I have never personally experienced this breach in Uber protocol but apparently it is more common than you would think.
Uber drivers are not allowed to have anyone who is not a paying customer in the car with them while they are on a route for Uber.
This actually makes some sense. What if you don't have room for all your customers because your friend is chilling in the front seat? Uber drivers who break this regulation can get a warning or be deactivated by the company.
This is something they don't want everyone to know.
Where you stand on the political spectrum has a lot to do with how you view large corporations. But corporations are not uniformly the benevolent benefactors that conservatives make them out to be, nor are they the evil supervillains that progressives portray them as.
There are some businesses that care about the welfare of their workers and the community but there are just as many (or more) that are solely driven by their bottom line. All evidence points toward Uber being one of the latter.
Uber's business strategy is super aggressive and they have tried to branch out into everything from food delivery to hospital transportation. The aggressiveness of Uber's home office is behind a lot of the entries on this list.
Elsewhere in this article, we talk about the fact that ratings can have a big impact on how much money an Uber driver can make but if your complaint about your Uber experience is bad enough, it can actually affect a driver’s standing with the company.
Uber doesn't fire its drivers per se, but it will deactivate their account if they are found to be in violation of company policy. This is usually due to extreme conduct, like drinking on the job or harassment.
There have been some cases, however, of accounts being deactivated merely because of consistently low ratings.
It always disturbs me to hear people giving drivers a hard time for the high cost of an Uber. The drivers have absolutely no say in the cost of an Uber. In fact, drivers are being preyed upon by Uber corporate just as much as you are.
Uber officially takes 20% off the top of everything their driver makes, though in certain circumstances this number can be much higher.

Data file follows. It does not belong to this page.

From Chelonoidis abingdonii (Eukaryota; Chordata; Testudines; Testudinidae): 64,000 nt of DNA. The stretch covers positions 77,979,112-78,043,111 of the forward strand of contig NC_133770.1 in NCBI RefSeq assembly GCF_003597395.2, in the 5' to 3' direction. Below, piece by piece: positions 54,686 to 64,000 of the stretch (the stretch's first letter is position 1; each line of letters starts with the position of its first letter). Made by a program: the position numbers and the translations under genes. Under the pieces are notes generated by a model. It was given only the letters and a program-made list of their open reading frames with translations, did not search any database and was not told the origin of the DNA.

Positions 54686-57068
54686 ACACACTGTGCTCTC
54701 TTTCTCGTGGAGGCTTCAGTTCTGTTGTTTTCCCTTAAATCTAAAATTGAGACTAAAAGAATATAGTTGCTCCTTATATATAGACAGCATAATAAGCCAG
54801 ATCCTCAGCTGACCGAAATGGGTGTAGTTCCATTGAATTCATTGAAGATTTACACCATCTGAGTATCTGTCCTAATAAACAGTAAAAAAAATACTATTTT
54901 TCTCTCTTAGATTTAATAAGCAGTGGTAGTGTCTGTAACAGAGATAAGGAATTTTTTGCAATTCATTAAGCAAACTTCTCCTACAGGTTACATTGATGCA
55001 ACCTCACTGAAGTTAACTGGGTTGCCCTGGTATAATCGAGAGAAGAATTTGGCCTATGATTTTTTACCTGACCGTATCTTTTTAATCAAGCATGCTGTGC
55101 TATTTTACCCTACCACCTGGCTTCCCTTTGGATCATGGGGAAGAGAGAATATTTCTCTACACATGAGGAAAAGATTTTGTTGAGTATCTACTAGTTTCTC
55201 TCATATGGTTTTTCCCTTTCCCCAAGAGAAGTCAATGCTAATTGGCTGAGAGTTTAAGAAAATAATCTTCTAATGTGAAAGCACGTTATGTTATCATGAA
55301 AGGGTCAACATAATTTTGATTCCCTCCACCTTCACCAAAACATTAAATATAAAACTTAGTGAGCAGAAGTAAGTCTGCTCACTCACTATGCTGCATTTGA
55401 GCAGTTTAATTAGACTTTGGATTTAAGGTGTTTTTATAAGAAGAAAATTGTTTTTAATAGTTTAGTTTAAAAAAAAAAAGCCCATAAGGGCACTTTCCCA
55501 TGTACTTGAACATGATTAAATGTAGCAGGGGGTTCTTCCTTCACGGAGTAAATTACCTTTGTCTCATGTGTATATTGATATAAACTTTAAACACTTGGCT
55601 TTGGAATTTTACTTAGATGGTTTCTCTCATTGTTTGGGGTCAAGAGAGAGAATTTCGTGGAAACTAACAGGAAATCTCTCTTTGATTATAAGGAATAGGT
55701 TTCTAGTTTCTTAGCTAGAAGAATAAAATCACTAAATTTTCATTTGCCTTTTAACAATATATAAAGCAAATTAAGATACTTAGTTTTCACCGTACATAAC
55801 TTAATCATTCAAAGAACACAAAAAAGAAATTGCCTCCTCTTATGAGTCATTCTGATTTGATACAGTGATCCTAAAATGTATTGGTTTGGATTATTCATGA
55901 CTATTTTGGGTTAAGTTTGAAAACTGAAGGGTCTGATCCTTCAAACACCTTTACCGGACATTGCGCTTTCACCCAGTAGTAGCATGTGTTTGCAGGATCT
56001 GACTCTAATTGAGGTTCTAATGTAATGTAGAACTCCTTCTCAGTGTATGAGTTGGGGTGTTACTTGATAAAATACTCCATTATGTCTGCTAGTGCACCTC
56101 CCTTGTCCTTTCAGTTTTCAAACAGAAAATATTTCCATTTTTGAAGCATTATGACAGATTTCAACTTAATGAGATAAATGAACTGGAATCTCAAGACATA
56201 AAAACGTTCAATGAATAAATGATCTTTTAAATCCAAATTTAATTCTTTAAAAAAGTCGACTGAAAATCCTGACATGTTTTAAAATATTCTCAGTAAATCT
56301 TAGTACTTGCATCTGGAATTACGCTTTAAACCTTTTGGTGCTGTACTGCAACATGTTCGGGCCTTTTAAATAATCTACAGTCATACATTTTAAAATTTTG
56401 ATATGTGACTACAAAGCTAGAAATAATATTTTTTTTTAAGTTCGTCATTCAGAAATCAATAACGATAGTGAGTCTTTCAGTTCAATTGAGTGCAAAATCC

Meanwhile, the drivers themselves are responsible for gas and maintenance to their cars. This is all while they are getting cursed at by customers about prices that they have absolutely no control over.
Canceling rides with Uber is generally viewed as a fairly open two-way street. Customers can cancel a ride if they no longer need it and drivers are given the freedom to cancel rides for a variety of reasons.
One thing that Uber drivers keep on the DL, however, is that they can get in trouble for canceling rides in certain situations. For example, drivers have been reprimanded for canceling rides from the airport if they realize that they are too short in distance.
I'm sure that drivers do that all the time but it only takes one well-informed rider to complain and get them in trouble.
Our readers might look at all the money that Uber drivers can make and look at them as something other than what they are, which is unskilled workers.
Uber drivers are a lot like bartenders or waiters in that they have the potential to make a lot of cash on any given night but their job does not offer the benefits or dependable income that most people crave.
This makes them very susceptible to mistreatment by their employers. This is something that the general public has to know if the situation at Uber is going to get any better.
Companies in the same industry are always in conflict with one another. Every burger that Burger King sells is a burger that McDonald's didn't sell. Companies that are in direct competition often try to sabotage each other but some companies tend to be more cutthroat than others.
Uber has a long history of unsavory practices designed to target their competitors. One of the most famous examples of this was when it was reported that several Uber drivers were calling themselves Lyfts during peak hours, only to cancel them.
This kept the Lyft drivers from picking up real customers, which gave more business to Uber.
What a surprise, a major business with an aggressive CEO is involved in some questionable employment practices. The status of unskilled workers is at an all-time low. Decades of anti-Union legislation and Supreme Court decisions have left many workers susceptible to the whims of their employers. Uber drivers are no different.
Uber is infamous for taking advantage of its workers. The very fact that every Uber driver is a freelance employee makes it easier for the company to treat them that way.
If things are ever going to get better for Uber drivers, they have to get the word out about how they are treated as employees.